Sweet waste extract uptake by a mosquito vector: Survival, biting, fecundity responses, and potential epidemiological significance

Hamady, Dieng and Satho, Tomomitsu and Fatimah, Bt Abang and Nur Khairatun Khadijah, Binti Meli and Idris, A. Ghani and Cirilo Nolasco, Nolasco-Hipólito and Miake, Fumio and Ahmad, Abu Hassan and Sabina, Noor and Wan Fatma Atma, Zuharah and Hamdan, Bin Ahmad and Abdul Hafiz, Ab Majid and Ronald E, Morales Vargas and Noppawan, P. Morales and Attrapadung, Siriluck and Gabriel Tonga, Noweg (2017) Sweet waste extract uptake by a mosquito vector: Survival, biting, fecundity responses, and potential epidemiological significance. Acta Tropica, 169. pp. 84-92. ISSN 0001706X

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Abstract

In nature, adult mosquitoes typically utilize nectar as their main energy source, but they can switch to other as yet unidentified sugary fluids. Contemporary lifestyles, with their associated unwillingness to consume leftovers and improper disposal of waste, have resulted in the disposal of huge amounts of waste into the environment. Such refuse often contains unfinished food items, many of which contain sugar and some of which can collect water from rain and generate juices. Despite evidence that mosquitoes can feed on sugar-rich suspensions, semi-liquids, and decaying fruits, which can be abundant in garbage sites, the impacts of sweet waste fluids on dengue vectors are unknown. Here, we investigated the effects of extracts from some familiar sweet home waste items on key components of vectorial capacity of Aedes aegypti. Adult mosquitoes were fed one of five diets in this study: water (WAT); sucrose (SUG); bakery product (remnant of chocolate cake, BAK); dairy product (yogurt, YOG); and fruit (banana (BAN). Differences in survival, response time to host, and egg production were examined between groups. For both males and females, maintenance on BAK extract resulted in marked survival levels that were similar to those seen with SUG. Sweet waste extracts provided better substrates for survival compared to water, but this superiority was mostly seen with BAK. Females maintained on BAK, YOG, and BAN exhibited shorter response times to a host compared to their counterparts maintained on SUG. The levels of egg production were equivalent in waste extract- and SUG-fed females. The findings presented here illustrate the potential of sweet waste-derived fluids to contribute to the vectorial capacity of dengue vectors and suggest the necessity of readdressing the issue of waste disposal, especially that of unfinished sweet foods. Such approaches can be particularly relevant in dengue endemic areas where rainfall is frequent and waste collection infrequent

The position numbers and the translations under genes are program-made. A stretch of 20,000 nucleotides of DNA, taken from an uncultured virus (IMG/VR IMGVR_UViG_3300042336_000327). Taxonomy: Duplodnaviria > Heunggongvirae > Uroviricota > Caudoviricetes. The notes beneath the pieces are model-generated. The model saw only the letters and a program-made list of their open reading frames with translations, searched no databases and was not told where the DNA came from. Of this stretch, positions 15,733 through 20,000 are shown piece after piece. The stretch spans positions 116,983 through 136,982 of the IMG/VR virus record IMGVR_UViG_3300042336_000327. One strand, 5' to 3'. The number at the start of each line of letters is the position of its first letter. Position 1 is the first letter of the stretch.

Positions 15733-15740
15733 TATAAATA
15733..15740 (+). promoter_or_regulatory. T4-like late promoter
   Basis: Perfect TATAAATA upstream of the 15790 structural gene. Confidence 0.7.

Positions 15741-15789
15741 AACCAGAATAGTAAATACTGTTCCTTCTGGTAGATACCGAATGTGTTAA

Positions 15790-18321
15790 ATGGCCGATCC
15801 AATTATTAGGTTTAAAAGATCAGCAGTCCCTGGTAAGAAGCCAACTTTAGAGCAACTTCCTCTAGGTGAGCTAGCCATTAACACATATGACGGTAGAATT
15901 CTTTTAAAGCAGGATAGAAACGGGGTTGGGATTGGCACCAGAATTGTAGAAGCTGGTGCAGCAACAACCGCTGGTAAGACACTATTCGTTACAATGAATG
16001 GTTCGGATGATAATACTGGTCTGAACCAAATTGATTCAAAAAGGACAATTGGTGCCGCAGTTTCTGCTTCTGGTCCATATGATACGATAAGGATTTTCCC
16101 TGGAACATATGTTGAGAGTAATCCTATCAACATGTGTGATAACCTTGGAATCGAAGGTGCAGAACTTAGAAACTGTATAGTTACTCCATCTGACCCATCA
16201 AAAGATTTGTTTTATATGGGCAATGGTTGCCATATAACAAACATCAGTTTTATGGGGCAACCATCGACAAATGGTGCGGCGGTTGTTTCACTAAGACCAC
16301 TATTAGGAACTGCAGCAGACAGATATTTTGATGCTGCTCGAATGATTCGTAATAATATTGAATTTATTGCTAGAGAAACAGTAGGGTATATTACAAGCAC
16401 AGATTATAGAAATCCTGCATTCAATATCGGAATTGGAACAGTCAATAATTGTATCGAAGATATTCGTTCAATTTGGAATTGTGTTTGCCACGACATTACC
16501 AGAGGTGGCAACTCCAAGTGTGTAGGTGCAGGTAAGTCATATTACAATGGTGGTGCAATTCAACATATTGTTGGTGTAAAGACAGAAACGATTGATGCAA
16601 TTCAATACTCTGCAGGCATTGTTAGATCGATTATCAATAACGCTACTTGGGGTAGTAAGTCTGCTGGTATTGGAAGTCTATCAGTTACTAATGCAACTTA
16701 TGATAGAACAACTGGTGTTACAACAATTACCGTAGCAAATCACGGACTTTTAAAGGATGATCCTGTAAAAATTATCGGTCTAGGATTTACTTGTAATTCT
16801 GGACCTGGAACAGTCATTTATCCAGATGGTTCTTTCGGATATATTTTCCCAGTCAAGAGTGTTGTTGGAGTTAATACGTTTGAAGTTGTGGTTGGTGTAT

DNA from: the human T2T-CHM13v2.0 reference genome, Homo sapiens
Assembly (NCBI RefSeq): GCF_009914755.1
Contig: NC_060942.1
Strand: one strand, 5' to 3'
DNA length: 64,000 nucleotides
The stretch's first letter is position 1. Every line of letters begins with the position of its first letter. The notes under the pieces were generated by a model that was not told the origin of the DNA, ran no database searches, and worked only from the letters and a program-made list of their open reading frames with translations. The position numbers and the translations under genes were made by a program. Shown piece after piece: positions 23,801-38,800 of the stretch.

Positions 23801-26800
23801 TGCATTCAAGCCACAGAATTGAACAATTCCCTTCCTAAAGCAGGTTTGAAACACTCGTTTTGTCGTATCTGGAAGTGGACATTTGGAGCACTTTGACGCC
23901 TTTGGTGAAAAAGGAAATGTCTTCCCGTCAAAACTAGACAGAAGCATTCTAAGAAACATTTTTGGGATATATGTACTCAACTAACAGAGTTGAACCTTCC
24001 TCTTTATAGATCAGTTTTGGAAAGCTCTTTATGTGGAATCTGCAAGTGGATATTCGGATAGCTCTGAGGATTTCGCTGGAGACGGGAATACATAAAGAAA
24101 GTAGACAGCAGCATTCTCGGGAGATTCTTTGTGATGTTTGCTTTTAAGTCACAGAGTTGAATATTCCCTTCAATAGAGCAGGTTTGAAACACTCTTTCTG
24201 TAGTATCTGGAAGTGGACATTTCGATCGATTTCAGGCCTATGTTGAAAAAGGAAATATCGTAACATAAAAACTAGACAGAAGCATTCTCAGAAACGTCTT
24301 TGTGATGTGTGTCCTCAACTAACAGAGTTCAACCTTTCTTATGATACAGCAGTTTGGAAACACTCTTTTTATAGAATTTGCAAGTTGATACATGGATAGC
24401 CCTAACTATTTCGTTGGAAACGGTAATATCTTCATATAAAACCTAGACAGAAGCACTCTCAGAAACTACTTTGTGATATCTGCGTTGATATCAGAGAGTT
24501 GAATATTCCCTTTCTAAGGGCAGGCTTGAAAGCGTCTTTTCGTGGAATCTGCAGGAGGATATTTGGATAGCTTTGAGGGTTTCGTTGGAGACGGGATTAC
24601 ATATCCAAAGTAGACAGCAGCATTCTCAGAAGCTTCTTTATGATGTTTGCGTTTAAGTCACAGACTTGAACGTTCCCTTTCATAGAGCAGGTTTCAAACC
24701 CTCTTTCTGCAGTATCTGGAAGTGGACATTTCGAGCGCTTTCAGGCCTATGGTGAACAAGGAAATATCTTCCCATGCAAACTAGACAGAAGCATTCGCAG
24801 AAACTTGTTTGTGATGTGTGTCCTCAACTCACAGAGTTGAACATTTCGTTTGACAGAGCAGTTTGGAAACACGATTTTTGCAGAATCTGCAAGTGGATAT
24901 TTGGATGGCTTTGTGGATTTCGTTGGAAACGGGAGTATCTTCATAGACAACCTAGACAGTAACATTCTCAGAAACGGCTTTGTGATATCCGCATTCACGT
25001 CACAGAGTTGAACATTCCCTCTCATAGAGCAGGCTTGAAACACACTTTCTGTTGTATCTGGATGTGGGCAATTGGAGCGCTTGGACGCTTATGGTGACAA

Item Type: Article
Uncontrolled Keywords: Aedes aegypti, Sweet waste, Survival, Responsiveness to host, research, Universiti Malaysia Sarawak, Fecundity, unimas, university, universiti, Borneo, Malaysia, Sarawak, Kuching, Samarahan, ipta, education
Subjects: Q Science > Q Science (General)
Divisions: Academic Faculties, Institutes and Centres > Institute of Biodiversity and Environmental Conservation
Depositing User: Ibrahim
Date Deposited: 24 Feb 2017 01:27
Last Modified: 24 Feb 2017 01:27
URI: http://ir.unimas.my/id/eprint/15408

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